Bitcoin transaction forwarding

Posted February 10, 2015 by Jonathan Brown ‐ 5 min read

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Forwarding of individual Bitcoin transactions to one or more addresses is a new feature in Coin Tools.

Because it spends the outputs from the transaction that is being forwarded instead of making a regular payment from the wallet pool of unspent outputs it is not necessary to wait for confirmations before sending the new transaction. If the original transaction did not ultimately make it onto the blockchain then the forwarding transaction would also not make it onto the blockchain.

However, it is prudent to wait for 1 confirmation due to a problem called transaction malleability. When a transaction is broadcast to the Bitcoin network it has a txid to uniquely identify it. However, a mischievous actor could take the transaction and change something that wouldn't affect the digital signature but would change the txid. If this altered transaction made it onto the blockchain instead of the original version, any subsequent transactions that were referring to the original txid would be invalid.

If this were to occur it wouldn't cause money loss and it could be overcome my detecting it and then reissuing the subsequent transactions. A cleaner solution is to wait for one confirmation before spending the outputs. Once the transaction is on the blockchain it is extremely unlikely that the block would be replaced by one with an altered version of the transaction.

Transaction malleability is due to a bug in the design of Bitcoin. While it cannot now be solved completely, changes to the Bitcoin software have been made to lessen the impact of this problem.

The \Drupal\cointools_daemon\Client::forwardTransaction() method in Coin Tools allows for transactions to be forwarded to multiple addresses. Output addresses have quantities attached to them to define what ratio of the input amount is sent to each address. This is similar to how Coinsplit operates, although they wait for 3 confirmations and may do a general wallet spend instead of forwarding the specific transaction.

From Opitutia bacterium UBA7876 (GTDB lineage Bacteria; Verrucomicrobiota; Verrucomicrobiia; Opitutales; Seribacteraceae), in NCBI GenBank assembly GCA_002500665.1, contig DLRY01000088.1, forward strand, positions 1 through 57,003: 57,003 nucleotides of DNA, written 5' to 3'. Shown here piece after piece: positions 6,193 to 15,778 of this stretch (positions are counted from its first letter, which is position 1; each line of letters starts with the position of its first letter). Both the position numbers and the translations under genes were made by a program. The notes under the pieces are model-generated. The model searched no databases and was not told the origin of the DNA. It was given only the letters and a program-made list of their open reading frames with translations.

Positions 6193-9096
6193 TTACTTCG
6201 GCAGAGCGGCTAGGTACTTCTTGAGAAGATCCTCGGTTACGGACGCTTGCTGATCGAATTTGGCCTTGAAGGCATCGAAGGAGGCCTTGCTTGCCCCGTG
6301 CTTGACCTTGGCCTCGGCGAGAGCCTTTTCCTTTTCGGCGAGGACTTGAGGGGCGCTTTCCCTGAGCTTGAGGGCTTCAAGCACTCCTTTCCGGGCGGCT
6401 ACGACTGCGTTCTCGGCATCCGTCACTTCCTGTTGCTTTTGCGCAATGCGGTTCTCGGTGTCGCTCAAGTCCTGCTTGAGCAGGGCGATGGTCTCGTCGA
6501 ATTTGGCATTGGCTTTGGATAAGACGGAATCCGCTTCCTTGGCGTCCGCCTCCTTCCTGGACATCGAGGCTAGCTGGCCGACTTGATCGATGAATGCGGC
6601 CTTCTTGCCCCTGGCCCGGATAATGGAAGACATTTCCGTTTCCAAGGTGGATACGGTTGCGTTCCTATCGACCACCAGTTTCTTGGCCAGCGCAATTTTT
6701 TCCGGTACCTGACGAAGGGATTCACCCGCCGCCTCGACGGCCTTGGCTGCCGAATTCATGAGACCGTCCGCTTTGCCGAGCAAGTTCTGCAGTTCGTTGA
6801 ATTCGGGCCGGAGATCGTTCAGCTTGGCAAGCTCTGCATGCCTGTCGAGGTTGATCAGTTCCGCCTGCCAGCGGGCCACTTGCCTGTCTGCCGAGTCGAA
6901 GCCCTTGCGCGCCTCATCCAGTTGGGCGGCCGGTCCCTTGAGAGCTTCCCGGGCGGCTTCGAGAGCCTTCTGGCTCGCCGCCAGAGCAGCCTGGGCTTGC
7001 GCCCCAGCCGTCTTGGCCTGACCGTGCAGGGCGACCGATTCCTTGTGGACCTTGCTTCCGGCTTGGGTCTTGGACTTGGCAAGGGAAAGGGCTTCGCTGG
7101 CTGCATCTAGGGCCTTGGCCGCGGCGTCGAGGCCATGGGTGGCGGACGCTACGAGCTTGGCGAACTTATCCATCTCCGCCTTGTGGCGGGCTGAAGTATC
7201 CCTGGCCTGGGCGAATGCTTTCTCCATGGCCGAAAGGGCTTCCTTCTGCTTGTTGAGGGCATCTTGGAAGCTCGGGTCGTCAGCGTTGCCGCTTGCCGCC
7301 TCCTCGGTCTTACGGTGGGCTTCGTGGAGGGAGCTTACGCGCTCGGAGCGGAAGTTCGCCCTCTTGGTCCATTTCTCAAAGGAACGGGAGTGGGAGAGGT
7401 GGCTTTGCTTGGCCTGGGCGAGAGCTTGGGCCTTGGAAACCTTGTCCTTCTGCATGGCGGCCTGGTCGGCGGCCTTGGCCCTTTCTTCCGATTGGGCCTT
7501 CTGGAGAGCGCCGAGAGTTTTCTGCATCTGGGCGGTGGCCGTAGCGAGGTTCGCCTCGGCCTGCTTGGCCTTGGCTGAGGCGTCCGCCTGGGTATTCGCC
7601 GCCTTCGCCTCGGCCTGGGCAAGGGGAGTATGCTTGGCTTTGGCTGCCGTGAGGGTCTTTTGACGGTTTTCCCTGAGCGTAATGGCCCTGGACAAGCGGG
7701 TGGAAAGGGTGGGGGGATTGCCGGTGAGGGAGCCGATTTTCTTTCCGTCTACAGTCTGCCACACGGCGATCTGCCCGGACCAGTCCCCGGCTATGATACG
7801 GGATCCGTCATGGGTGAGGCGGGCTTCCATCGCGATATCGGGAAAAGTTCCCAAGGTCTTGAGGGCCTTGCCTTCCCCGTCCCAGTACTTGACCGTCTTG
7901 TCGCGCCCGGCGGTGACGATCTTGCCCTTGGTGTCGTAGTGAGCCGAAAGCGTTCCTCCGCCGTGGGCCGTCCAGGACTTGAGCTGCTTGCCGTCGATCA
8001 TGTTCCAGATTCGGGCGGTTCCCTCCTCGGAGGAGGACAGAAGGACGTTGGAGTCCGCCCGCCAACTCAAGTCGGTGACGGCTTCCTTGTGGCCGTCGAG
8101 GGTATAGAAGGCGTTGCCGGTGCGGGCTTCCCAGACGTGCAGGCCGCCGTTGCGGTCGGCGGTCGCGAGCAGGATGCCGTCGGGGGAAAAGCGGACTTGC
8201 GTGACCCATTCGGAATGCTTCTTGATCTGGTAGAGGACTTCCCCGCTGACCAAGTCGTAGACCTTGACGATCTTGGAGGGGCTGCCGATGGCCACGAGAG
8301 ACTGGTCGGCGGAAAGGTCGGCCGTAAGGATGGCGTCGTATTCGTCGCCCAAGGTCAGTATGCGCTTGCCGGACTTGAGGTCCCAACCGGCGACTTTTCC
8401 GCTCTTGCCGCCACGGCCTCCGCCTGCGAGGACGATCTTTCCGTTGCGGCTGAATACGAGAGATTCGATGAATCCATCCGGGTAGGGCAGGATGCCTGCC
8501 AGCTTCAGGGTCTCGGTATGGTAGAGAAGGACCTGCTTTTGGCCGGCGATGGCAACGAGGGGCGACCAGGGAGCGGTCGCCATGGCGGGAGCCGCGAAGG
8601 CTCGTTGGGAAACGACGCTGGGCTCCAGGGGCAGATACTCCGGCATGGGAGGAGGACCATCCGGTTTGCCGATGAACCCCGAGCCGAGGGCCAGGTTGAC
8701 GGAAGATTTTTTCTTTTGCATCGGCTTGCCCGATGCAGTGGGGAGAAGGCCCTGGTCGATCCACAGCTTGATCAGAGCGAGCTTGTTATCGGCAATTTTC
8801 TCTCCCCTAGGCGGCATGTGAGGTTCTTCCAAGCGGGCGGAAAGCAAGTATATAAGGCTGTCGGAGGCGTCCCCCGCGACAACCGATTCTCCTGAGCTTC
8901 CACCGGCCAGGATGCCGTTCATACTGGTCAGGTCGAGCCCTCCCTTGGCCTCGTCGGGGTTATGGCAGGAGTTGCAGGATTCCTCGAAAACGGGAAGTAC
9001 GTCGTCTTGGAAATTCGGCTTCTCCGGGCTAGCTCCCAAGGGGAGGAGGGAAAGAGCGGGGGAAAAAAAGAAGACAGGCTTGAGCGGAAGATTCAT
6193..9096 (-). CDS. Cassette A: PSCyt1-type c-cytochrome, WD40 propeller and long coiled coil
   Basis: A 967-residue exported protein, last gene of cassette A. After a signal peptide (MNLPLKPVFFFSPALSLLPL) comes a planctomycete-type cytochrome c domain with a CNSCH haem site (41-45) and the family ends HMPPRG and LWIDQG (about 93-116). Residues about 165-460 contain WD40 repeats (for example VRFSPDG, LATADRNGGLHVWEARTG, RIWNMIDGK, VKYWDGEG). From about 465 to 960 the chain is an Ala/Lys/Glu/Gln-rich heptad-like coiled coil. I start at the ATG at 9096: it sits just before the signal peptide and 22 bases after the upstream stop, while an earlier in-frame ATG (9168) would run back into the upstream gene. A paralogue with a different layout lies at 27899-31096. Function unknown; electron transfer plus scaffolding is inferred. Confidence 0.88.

* Forwards a bitcoin transaction to one or more addresses with defined
   * proportionality.
   * @param $txid
   *   txid of transaction to forward.
   * @param array $addresses
   *   List of addresses that can be spent from.
   * @param array $outputs
   *   Where to forward the bitcoin to.
   *   Keys are destinations addresses.
   *   Values are proportional quantities.
   * @param bool $tx_confirm_target
   *   The fee should be calculated for the transaction to reach the blockchain
   *   after this many blocks. default = 1
   * @return string
   *   txid of the forwarding transaction.
  public function forwardTransaction($txid, array $addresses, array $outputs, $tx_confirm_target = 1) {
    $transaction_in = $this->transactionLoad($txid);
    // Find inputs and amount for new transaction.
    $inputs = [];
    $transaction_amount = 0;
    foreach ($transaction_in['vout'] as $vout) {
      // Is this output for one of our addresses?
      if (in_array($vout['scriptPubKey']['addresses'][0], $addresses)) {
        // Has this output been spent yet?
        try {
          $this->request('gettxout', [$txid, $vout['n']]);
          $inputs[] = [
            'txid' => $txid,
            'vout' => $vout['n'],
          $transaction_amount += CoinTools::bitcoinToSatoshi($vout['value']);
        catch (\Exception $e) {}
    // Remove the miner fee from the transaction amount.
    $transaction_amount -= $this->transactionEstimateFee(count($inputs), count($outputs));
    // Divide up the pie according to the correct proportions.
    $ratio = $transaction_amount / array_sum($outputs);
    foreach ($outputs as $address => &$amount) {
      $amount *= $ratio;
      // Eliminate dust outputs.
      if ($amount < 546) {
      $amount = CoinTools::satoshiToBitcoin($amount);
    // Make sure there is something to send.
    if (empty($outputs)) {
      throw new \Exception("No bitcoin to send.");
    // Send the transaction.
    return $this->transactionSendNew($inputs, $outputs);

What are the use cases of transaction forwarding?

Splitting donations among different parties

If a band was getting paid in Bitcoin it could be configured what percentage each band member would receive.

Affiliate marketing

When a sale is made, a third party who provided the lead for the sale could receive part of the funds spent.

Donate percent of revenue to charity

A company could provably show that they are donating a certain percentage of their revenue to a charity. If the funds are always forwarded to the same address for the charity, then a customer can observe the blockchain and check that the correct proportion of their money went to the right place.

Getting funds off an insecure platform

As I mentioned in an earlier blog post, holding funds in a hot-wallet on a server is not very secure. Immediately forwarding the transactions out of harms way alleviates this problem.

I have added support for this to Coin Tools payments. If the forwarding address is set in the payment type, payments will be forwarded to it after 1 confirmation.

An example of this can be seen on the blockchain.